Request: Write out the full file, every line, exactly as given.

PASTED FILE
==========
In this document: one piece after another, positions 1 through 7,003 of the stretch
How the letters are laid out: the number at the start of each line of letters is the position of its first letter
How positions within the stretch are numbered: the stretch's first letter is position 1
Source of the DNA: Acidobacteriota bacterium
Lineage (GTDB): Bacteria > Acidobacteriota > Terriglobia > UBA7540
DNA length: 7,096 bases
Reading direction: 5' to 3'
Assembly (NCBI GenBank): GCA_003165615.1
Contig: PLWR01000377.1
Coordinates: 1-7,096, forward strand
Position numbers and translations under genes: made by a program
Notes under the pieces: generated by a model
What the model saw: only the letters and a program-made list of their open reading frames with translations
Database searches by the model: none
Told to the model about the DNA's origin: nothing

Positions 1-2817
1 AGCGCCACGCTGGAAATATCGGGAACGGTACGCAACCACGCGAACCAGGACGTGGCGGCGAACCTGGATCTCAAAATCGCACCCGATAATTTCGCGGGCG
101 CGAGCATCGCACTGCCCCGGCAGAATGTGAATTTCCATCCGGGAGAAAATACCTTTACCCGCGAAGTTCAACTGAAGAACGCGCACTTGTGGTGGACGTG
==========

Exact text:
In this document: one piece after another, positions 1 through 7,003 of the stretch
How the letters are laid out: the number at the start of each line of letters is the position of its first letter
How positions within the stretch are numbered: the stretch's first letter is position 1
Source of the DNA: Acidobacteriota bacterium
Lineage (GTDB): Bacteria > Acidobacteriota > Terriglobia > UBA7540
DNA length: 7,096 bases
Reading direction: 5' to 3'
Assembly (NCBI GenBank): GCA_003165615.1
Contig: PLWR01000377.1
Coordinates: 1-7,096, forward strand
Position numbers and translations under genes: made by a program
Notes under the pieces: generated by a model
What the model saw: only the letters and a program-made list of their open reading frames with translations
Database searches by the model: none
Told to the model about the DNA's origin: nothing

Positions 1-2817
1 AGCGCCACGCTGGAAATATCGGGAACGGTACGCAACCACGCGAACCAGGACGTGGCGGCGAACCTGGATCTCAAAATCGCACCCGATAATTTCGCGGGCG
101 CGAGCATCGCACTGCCCCGGCAGAATGTGAATTTCCATCCGGGAGAAAATACCTTTACCCGCGAAGTTCAACTGAAGAACGCGCACTTGTGGTGGACGTG